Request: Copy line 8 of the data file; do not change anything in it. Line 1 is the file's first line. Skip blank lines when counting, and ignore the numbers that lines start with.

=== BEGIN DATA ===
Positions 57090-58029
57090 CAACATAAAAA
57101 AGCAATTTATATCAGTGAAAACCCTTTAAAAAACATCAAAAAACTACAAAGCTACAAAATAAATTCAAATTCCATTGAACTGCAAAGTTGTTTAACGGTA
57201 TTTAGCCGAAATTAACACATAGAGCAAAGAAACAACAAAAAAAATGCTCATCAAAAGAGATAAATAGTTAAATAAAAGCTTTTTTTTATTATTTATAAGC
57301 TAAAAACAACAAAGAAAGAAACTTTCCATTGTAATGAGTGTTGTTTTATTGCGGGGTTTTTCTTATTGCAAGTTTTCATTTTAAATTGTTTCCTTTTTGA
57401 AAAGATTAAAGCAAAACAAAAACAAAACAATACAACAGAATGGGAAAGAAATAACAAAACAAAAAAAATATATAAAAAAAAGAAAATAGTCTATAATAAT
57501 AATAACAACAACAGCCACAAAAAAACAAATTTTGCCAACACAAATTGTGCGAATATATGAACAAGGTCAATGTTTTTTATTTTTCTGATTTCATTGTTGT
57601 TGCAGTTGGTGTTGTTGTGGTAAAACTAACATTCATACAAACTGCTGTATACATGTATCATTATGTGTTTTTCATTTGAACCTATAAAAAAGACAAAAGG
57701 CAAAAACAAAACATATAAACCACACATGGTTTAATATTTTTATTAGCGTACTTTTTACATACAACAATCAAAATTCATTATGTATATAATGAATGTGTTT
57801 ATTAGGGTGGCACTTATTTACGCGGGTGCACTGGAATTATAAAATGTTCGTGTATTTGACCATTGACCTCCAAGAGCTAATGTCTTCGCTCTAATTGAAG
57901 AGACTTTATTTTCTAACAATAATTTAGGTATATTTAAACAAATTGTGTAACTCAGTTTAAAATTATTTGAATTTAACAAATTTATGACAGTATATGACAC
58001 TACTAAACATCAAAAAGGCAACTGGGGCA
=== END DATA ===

57601 TGCAGTTGGTGTTGTTGTGGTAAAACTAACATTCATACAAACTGCTGTATACATGTATCATTATGTGTTTTTCATTTGAACCTATAAAAAAGACAAAAGG